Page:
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YONGSAN GARRISON, South Korea — The main U.S. military base here in Korea would shrink from 635 acres to a mere 20 acres — a 97 percent decrease — as a part of the effort to centralize U.S. forces southward on the peninsula.

The commissary, the 121st General Hospital, the driving range, even the post exchange and bowling alley all would go back to the South Koreans.

The shrunken U.S. post would include a 20-acre plot with a small office for the commander of U.S. Forces Korea and the Dragon Hill hotel, according to Col. Dan Wilson, a USFK engineer who is a key participant in the developing the relocation plans.

The United States and South Korea finalized the agreement to close Yongsan Garrison in late October. Earlier this month, the South Korean National Assembly passed a bill that would allow its government to spend between $3 billion to $4 billion to fund the movement of U.S. troops from Yongsan to Pyongtaek, an area that takes in the U.S. installations at Camp Humphreys and Osan Air Base.

The move is scheduled to be completed by 2008.

What becomes of Yongsan — a swath of land three quarters the size of New York’s Central Park — remains unclear, Wilson and his Korean counterpart, Kim Dong-ghi, said this week. Some ideas have included a huge park, an underground mall or additional commercial space, but nothing has been decided, officials said this week.

“It’s too early to say,” Kim said. “It’s a moving discussion, how to utilize returned land throughout Seoul and the country. It is going to be discussed with the local governments.”

“They are looking at future use of the properties we’re returning,” Wilson said during an interview Thursday. He said no money would exchange with the hand-over of land. “The Korean government owns the land and they grant us the use of it for free.”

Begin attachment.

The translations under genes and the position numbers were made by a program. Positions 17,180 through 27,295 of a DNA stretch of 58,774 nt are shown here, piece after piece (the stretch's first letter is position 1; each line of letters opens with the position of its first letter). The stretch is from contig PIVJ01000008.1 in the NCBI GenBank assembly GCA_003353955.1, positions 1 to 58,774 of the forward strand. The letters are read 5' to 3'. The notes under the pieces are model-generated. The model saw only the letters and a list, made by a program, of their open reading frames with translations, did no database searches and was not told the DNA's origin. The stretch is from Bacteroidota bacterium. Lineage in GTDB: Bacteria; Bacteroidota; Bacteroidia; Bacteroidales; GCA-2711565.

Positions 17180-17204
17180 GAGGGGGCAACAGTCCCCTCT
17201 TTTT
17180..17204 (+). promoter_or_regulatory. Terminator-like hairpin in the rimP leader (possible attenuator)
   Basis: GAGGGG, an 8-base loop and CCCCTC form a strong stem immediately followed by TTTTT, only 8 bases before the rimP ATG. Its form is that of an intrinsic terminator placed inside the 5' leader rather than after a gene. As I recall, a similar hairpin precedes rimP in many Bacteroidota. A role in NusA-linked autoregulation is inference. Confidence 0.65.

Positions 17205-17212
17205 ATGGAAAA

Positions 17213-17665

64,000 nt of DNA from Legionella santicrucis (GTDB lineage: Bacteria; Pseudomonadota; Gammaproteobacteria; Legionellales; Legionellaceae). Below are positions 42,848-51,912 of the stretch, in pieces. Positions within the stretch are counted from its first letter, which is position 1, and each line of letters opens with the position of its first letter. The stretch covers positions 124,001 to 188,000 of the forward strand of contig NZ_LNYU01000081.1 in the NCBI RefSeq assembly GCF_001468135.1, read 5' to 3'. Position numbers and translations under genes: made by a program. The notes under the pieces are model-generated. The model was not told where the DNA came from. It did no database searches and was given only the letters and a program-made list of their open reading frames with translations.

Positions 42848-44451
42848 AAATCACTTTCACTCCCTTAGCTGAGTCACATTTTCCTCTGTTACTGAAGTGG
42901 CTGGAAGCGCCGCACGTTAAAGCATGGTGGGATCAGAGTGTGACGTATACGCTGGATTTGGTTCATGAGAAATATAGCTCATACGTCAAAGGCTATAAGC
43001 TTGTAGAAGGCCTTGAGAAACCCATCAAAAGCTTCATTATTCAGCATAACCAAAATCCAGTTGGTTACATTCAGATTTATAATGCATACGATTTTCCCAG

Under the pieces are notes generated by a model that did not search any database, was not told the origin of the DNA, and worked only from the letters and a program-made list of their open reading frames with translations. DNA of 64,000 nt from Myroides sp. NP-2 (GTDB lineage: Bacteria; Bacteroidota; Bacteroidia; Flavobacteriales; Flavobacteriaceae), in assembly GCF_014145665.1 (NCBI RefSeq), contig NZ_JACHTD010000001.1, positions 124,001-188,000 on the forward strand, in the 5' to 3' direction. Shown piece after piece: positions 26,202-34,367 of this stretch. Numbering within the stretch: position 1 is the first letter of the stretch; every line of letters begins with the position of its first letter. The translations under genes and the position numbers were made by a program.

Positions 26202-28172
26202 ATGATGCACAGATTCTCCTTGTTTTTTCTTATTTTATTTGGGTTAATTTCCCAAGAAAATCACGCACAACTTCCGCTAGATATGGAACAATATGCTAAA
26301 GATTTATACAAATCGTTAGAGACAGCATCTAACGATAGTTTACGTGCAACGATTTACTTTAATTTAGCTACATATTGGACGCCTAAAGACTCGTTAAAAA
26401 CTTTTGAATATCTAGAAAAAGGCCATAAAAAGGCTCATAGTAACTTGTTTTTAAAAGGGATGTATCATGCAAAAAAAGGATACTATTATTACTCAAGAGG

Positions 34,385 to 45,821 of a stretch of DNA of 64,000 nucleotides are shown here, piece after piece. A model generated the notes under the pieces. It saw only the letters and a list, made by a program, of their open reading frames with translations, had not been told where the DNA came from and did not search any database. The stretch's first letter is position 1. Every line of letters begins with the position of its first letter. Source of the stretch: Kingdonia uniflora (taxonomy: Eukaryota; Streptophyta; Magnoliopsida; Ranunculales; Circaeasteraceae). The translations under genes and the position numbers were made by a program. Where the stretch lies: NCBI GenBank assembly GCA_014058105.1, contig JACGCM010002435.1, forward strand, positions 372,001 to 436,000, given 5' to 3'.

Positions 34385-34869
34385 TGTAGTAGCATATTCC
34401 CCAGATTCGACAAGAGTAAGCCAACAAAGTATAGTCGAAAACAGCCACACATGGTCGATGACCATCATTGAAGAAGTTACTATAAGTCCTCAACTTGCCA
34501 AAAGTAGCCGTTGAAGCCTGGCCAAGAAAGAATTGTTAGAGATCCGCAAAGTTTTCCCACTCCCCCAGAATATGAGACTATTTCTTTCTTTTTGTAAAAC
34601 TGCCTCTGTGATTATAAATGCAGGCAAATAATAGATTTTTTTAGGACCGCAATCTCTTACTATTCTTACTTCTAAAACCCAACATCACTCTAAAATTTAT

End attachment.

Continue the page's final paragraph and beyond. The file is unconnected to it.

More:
U.S. Forces Korea and the Republic of Korea have worked for years to try to free up land in Seoul; more recently, U.S. officials announced they planned the eventual downsizing of U.S. troop strength on the peninsula. Already, smaller bases in the northern part of South Korea are preparing to close as construction at Camp Humphreys in the Pyongtaek area ramps up.

When the plan is completed in the next few years, the number of U.S. forces in South Korea will have decreased by 12,500 and U.S. occupation of S.Korean land by two-thirds.

Both countries are awaiting passage of Korea’s 2005 budget to set in motion the U.S. move from Seoul. In addition to Yongsan, USFK plans to move southward its operations at the other 13 sites throughout Seoul, Wilson said. Currently, the U.S. uses about 900 acres in Korea’s capital city, he said, including Yongsan.

In the meantime, the Korean central government has been working with local leaders to understand their concerns and desires about the U.S. properties, said Kim, who is working on the relocation project in Prime Minister Lee Hae-chan’s office.

The United States will leave the sites “as is,” Wilson said. They have no obligation to tear down buildings; the Koreans may decide to use the infrastructure as they like, he said.

“We don’t have to restore it,” he said. “They get the benefit of whatever we’ve built on there.”

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